Cephus said...

I have a disdain for *ANY* religious thought, no matter how liberal. Wrong thinking is wrong thinking, even if it isn't as absurdly wrong as the guy down the road. When they do away with their irrational beliefs entirely, then we'll talk. Until then, they're still on the incorrect side of the issue.

Atemis Ward said...

I believe that problem solving should look at cause and effect. Religion is the problem because, at its very core, it is wrong because gods are myths, and scriptures are the mythical works of ancient humans. If your god is real, welcome to the table of rationality, let's talk. If not, no matter how liberal or conservative you are, we can't talk because you've forsaken humanity's defining feature, our reason and logic, to instead believe--entirely without evidence--in an magical, invisible, silent, powerless, mythical god.

When a god shows up to prove he is real, the entire picture will change. Until then, if we give people who believe in myths a seat at the table, we lose the battle.

If President Obama gets up and asks us all to join him in prayer to Santa Claus, we would rightfully laugh him off the podium. And such laughter would prevent all others from doing the same: belittling our human intelligence in the name of a mythical entity. There is only one difference between Santa and God, the spelling of their names. Both are equally non-existant myths. Yet President Obama can stand at the podium asking us to join him in prayer to a god, and have our respect, and actually have the vast majority of people join him.

I see no hope for the atheist cause until all who believe in a mythical god, and actually tout that belief proudly by stating they are people of faith, are laughed off the podium when they state that. It must be unacceptable to believe in a myth. It must be a defining feature of humanity to be rational--there can be no shades of gray regarding reason vs. non-reason. As long as we accept any who are irrational to the discussion, just because they're only mildly irrational, we lose.

Dromedary Hump said...

There will always be irrational people. It would be irrational to think otherwise.

But to the extent mythical beliefs become so diluted with reason and reality that its ability to influence secular thought and action is blunted / made impotent, that's good enough for me.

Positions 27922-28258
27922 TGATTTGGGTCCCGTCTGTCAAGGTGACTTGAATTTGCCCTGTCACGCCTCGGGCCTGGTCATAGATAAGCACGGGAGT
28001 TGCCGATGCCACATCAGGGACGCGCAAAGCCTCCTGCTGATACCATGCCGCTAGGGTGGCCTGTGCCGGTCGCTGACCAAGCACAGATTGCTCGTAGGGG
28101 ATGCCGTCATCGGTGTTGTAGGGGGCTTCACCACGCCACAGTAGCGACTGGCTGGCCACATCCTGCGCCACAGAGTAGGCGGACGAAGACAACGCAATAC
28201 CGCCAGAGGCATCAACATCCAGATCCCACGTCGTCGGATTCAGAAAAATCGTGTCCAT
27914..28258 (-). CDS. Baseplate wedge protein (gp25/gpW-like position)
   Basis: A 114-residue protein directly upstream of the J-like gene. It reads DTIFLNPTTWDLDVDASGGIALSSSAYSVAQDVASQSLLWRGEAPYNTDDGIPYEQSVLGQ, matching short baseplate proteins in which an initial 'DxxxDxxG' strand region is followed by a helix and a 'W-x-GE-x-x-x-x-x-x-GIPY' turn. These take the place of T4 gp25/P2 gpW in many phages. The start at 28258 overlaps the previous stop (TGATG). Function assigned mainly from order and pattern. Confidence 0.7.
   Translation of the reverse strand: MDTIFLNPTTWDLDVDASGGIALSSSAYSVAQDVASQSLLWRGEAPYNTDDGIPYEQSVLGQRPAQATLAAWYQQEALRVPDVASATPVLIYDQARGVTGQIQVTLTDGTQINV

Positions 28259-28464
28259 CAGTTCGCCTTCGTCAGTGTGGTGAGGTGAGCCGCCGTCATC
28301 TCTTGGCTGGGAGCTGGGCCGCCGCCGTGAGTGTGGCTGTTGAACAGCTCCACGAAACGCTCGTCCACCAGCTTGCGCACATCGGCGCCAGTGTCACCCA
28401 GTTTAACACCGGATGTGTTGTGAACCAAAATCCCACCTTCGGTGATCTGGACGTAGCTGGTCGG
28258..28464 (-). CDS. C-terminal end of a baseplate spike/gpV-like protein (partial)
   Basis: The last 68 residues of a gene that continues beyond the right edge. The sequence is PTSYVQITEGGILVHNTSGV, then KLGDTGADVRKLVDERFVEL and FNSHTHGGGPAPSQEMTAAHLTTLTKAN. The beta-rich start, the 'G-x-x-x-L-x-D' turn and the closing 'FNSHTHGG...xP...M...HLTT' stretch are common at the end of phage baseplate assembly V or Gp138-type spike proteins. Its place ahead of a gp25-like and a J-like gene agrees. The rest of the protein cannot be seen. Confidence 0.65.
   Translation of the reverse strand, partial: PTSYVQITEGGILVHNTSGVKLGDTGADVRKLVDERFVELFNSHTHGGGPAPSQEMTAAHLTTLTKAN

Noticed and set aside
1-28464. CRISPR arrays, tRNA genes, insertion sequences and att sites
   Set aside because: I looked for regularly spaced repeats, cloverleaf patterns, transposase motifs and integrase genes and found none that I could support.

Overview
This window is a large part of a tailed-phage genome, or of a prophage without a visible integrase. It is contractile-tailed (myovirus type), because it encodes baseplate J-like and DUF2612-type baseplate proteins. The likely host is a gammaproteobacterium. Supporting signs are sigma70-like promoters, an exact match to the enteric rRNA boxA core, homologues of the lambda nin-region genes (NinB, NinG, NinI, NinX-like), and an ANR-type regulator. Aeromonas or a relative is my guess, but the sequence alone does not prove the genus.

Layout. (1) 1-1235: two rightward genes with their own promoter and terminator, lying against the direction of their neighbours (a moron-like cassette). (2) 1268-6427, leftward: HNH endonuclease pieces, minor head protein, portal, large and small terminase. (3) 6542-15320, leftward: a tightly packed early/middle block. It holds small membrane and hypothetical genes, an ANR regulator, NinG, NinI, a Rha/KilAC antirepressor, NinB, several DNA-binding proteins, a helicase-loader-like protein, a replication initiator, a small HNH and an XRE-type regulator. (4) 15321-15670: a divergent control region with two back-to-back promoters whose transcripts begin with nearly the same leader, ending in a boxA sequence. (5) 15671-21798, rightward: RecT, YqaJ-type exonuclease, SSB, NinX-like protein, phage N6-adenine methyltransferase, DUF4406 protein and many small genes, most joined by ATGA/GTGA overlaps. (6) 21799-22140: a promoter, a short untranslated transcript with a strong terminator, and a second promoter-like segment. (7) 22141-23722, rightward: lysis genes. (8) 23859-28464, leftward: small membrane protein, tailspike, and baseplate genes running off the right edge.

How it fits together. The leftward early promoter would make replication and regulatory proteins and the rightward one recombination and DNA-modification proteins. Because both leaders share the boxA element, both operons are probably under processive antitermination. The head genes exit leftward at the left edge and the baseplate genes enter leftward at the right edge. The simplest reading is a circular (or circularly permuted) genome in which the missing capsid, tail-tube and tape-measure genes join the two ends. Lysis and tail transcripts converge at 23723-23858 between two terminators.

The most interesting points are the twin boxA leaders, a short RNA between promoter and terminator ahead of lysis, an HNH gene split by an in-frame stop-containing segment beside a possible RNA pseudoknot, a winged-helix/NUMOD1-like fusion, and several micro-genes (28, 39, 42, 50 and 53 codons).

If a relgionist accepts gays marriage, keeps hands off women's reproductiverights, doesn't invoke a diety as justification for war, doesn't want to see ID or creationism taught in schools along side evolution, rejects the notion of a Christian nation, etc., etc, then whether they believe in Thor, Vishnu, Jesus, or Batman as god "neither picks my pocket nor breaks my leg."

To dispise them for an inert stupid belief is a waste of time, energy and priority.

Joyce said...

Thanks for this, Bart. As your 'favorite Christian', this view is appreciated. Our theists views differ completely but our respect for each other does not. For me to condemn you or other atheists for your unbelief or to condemn others who do have beliefs that differ from mine gives me no right or reason to act in a way that is kind of the equivalent of the Salem witch burnings. Totally wrong and, for people who pride themselves on reason, it's also an unreasonable response as well.

Although I am considered by many as a 'liberal' Christian, all it really barrels down to is knowing that I don't have all the answers, that I'm willing to question and doubt, I don't believe that science and my beliefs are in conflict (no, I'm not a young earther; there's far too much scientific proof to prove that this world is eons of years older than 6000+), I believe in evolution in many aspects but not all, I pray and believe but never cross or disrespect anyone's boundaries (and I believe all people should respect every individual's personal boundaries with the exception of the extremists that Bart often rightly refers to).